"You see images where an entire ice cap is watermelon pink, and the next ice cap is lime green," says Rosemarie. "This is because the most common organism in Antarctica is the snow algae, a microscopic organism that lives on the first couple of inches of the snow. The snow starts to rot as summer months progress, and the surface becomes more of an aqueous environment. It combines with bits of phosphates that are blown up on sea spray and you get a bloom of algae. One week you will see whole areas that are splashes of colour. The next week it's back to normal: pure white."

The Keoughs were also captivated by the shifting shades of light.

"Antarctica is a desert, very arid, so you have extreme clarity in the air," Rosemarie explains. "Depending on when you are there — what month and at what latitude — you have lingering twilight. The sun doesn't set for six months, it gets lower in the sky and you will have this beautiful pink light or golden-coloured light that lingers for hours and hours.

"We had a most memorable experience in Crystal Sound. As evening came on, there were bergy bits, growlers and icebergs — these are actual scientific terms for different sizes of icebergs. In the background there were cliffs of ice and snow-capped peaks. The colours went from a peachy colour with streaks of apricot while these icebergs were royal blue. It progressed until the water was a deep burgundy color and the ice went to navy blue. It kept changing until the water became more golden again. It keep changing, minute after minute. You pinch yourself, and say 'I'm seeing the most remarkable display of colour of my whole life.' Then a half hour later, you say 'now I'm seeing the most spectacular natural event.' It just keep progressing in the most remarkable way."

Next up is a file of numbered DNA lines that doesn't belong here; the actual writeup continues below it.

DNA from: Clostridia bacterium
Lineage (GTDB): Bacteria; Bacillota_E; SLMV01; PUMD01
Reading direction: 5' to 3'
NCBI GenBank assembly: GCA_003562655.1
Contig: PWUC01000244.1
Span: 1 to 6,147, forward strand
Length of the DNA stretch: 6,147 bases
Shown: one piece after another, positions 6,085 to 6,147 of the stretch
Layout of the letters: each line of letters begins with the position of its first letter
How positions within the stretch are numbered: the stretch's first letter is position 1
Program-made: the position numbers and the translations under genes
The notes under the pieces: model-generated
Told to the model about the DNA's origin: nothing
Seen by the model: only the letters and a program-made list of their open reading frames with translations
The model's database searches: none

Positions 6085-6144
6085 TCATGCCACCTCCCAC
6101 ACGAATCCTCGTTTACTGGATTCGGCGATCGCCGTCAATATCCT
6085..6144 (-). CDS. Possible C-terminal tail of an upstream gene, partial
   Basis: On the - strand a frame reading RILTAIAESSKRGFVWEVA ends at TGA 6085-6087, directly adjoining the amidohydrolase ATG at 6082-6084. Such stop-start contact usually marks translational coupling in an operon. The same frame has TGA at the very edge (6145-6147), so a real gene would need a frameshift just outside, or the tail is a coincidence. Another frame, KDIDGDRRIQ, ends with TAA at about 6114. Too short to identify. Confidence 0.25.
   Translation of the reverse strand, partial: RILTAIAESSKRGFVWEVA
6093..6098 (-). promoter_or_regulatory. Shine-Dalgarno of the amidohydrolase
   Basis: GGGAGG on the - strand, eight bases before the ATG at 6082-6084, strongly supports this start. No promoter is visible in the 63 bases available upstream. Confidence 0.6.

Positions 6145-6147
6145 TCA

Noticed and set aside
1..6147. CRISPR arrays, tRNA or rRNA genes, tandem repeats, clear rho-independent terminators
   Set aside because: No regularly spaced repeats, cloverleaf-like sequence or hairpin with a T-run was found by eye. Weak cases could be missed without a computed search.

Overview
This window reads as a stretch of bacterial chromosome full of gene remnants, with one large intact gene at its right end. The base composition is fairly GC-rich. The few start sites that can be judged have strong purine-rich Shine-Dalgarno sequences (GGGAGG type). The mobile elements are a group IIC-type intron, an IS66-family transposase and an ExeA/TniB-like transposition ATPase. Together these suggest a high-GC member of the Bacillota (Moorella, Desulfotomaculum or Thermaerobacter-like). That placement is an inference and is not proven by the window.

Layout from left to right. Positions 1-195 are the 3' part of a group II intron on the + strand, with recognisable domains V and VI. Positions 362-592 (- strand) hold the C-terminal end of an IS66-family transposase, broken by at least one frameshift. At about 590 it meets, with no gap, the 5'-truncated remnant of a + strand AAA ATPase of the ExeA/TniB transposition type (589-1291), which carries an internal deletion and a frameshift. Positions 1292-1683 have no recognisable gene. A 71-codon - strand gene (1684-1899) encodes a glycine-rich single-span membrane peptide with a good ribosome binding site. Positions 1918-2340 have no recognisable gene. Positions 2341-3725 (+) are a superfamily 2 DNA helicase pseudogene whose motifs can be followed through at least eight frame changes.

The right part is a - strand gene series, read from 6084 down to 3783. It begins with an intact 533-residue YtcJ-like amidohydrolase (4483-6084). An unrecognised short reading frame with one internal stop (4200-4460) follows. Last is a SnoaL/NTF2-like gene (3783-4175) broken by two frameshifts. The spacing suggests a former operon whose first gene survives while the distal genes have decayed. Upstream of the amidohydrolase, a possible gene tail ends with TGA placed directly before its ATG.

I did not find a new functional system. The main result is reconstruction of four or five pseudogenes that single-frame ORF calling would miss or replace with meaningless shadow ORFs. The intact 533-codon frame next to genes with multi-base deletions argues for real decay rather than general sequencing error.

The Keoughs' first book was a self-published photo essay on the Ottawa Valley, which sold 20,000 copies in 1986. (Long-time Citizen readers may remember their travel pieces for the paper in the 1980s when the couple lived in Renfrew.)

In 1988, they produced a book on the Nahanni River in the Northwest Territories. It was published by Stoddard and sold 20,000 copies. A 1990 book on the Niagara Escarpment, also published by Stoddard, sold another 27,000 copies.

Antarctica is self-financed and net proceeds from the book — $700 from each $4,500 sale — will be given to BirdLife International's Save the Albatross fund.

"Our form of philanthropy is to invest money in something we know — photography and books — to create a product that can be sold to help albatrosses, which are being wiped out by long-line fishing," says Pat.

Rosemarie says they accepted the risks involved in the project, which was carried out over two austral summers — between November and March — in Antarctica. They shot nearly 800 rolls of film.

"We were determined to come back with really fine and unusual images of Emperor penguins, which are the world's most remote bird," she says. "And it's really dicey to get to a rookery, there's not that many. The adults brood their eggs on their feet standing on the sea ice. They're the only bird that doesn't have to come to land to brood its young. You could be waiting and waiting at a base camp for ideal weather conditions to fly by Twin Otter seven to 10 hours to a penguin colony and two or three weeks might slip by before you got clear enough weather. And by then the ice is broken up, the colony has disintegrated and young have perished because they don't have their adult plumage yet and there's no penguins to photograph. I have met people who have tried three or four years in a row to spend time amongst the Emperors and weren't successful."